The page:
A pearl necklace is the result of combining a fragile, environmental indicator species like the pearl oyster with a multibillion dollar international jewelry industry. When an indicator species is the subject of a multibillion dollar industry, there are economic reasons to monitor water quality and ensure return on investment. Since pearl oysters only produce gem quality pearls in the cleanest water, a pearl oyster farmer is motivated to maintain a pollution-free coastal habitat and to respond rapidly to environmental threats. By implementing industry standards for the operation of pearl oyster farms worldwide, there is an opportunity to increase the positive externalities of pearl production: cleaner water, healthier coastal habitats, and improved working conditions for indigenous people.
Since pearl oysters are filter feeders, they remove pollutants and heavy metals from the water, thereby, improving water quality. But, when the pollution is greater than these filter feeders can handle, the pearl oyster mortality rate rises and the quality of pearls falls. A pearl oyster farmer is financially motivated to respond to high levels of pollution. The pearl producer must be able to work domestically to improve national waters and with neighboring countries to protect shared water basins. In particular, the United Nations Food and Agriculture Organization [FAO] has developed national strategies assisting aquaculturalists in sharing industry knowledge and advancements with neighboring countries, and building cooperation in maintaining a healthy marine environment. The FAO also calls upon individual nations to promote regulations and laws that will protect aquaculturalists, such as control standards for industrial or agricultural run-off water pollution, seepage from garbage dumps, and city sewage treatment. These national strategies for sharing and cooperation are a way of encouraging nations to maintain a healthy coastlines and communication with neighboring countries regarding shared bodies of water.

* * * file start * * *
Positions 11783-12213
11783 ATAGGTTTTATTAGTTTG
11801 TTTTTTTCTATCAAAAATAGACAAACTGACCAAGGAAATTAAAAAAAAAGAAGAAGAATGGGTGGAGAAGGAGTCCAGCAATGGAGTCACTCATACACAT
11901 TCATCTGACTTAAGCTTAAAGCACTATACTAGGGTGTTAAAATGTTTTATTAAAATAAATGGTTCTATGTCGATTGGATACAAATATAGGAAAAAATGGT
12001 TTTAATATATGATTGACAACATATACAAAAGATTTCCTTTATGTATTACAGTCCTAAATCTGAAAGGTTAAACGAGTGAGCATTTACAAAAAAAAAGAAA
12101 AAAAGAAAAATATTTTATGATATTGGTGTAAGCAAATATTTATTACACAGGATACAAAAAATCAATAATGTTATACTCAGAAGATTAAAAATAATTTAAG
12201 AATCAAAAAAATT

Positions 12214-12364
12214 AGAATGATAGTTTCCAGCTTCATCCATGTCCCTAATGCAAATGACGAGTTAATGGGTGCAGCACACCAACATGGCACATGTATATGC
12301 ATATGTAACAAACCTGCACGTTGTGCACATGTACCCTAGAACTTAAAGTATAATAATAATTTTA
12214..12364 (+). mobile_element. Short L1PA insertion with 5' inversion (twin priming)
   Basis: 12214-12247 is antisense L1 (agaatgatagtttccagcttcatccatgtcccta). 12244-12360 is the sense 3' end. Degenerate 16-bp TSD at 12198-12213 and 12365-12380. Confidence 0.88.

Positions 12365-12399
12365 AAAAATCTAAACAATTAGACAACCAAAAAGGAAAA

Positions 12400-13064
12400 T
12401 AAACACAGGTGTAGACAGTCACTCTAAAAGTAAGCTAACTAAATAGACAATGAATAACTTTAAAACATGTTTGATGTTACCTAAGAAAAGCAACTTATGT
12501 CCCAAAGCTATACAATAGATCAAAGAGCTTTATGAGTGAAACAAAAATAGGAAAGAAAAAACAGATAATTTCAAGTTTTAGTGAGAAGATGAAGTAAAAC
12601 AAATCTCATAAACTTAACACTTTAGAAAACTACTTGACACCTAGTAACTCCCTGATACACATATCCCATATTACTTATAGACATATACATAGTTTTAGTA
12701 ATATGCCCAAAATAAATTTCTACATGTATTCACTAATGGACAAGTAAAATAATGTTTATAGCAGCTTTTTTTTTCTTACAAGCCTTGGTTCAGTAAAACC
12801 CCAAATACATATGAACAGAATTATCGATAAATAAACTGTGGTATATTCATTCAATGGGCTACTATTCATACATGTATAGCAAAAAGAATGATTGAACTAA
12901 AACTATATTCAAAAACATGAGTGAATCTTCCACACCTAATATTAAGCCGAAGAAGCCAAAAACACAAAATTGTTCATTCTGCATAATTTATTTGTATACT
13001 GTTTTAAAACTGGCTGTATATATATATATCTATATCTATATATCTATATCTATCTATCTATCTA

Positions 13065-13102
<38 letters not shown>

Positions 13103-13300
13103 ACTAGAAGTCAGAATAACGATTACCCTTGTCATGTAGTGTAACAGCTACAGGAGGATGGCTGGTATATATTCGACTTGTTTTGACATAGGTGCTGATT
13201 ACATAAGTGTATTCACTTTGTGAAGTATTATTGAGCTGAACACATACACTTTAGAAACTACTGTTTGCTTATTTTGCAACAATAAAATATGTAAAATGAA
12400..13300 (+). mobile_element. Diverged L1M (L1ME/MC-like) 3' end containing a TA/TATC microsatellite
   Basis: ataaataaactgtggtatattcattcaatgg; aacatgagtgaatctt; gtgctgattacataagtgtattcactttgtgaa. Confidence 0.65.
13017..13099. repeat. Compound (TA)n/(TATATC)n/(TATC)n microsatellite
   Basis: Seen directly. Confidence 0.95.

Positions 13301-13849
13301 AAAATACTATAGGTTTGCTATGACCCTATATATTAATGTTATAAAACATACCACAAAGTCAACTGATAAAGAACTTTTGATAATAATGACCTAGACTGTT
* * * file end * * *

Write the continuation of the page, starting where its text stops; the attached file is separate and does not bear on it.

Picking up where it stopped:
Today, pearl oyster farms are located throughout Australasia, the Middle East, and South America. Many of these locations are remote and include environmentally threatened coastal areas inhabited by indigenous people with long-standing claims to the coastal resources. The Nature Conservancy [TNC] has developed Marine Conservation Agreements [MCA] to negotiate mutually favorable contracts between large companies and small communities. These agreements combine economic incentives with conservation commitments, and, use anthropological studies to assist in protecting the interests of the local people. These MCAs are exemplified by the agreement between Atlas South Sea Pearl Company and the Kawe people.
When a farm includes one of these MCAs in their business plan, the pearls cultured can be deemed 'green.' In this context an aquaculturist make use of national strategies to strengthen national and international efforts to maintain a pristine coastal habitat. Because the pearl oyster is an environmental sentinel, the waters of the coastal area will be monitored by farmers invested in the health of the local environment and prepared to fight for the long-term health of that investment.
Written for SIEL by:
Heather Murray, 3L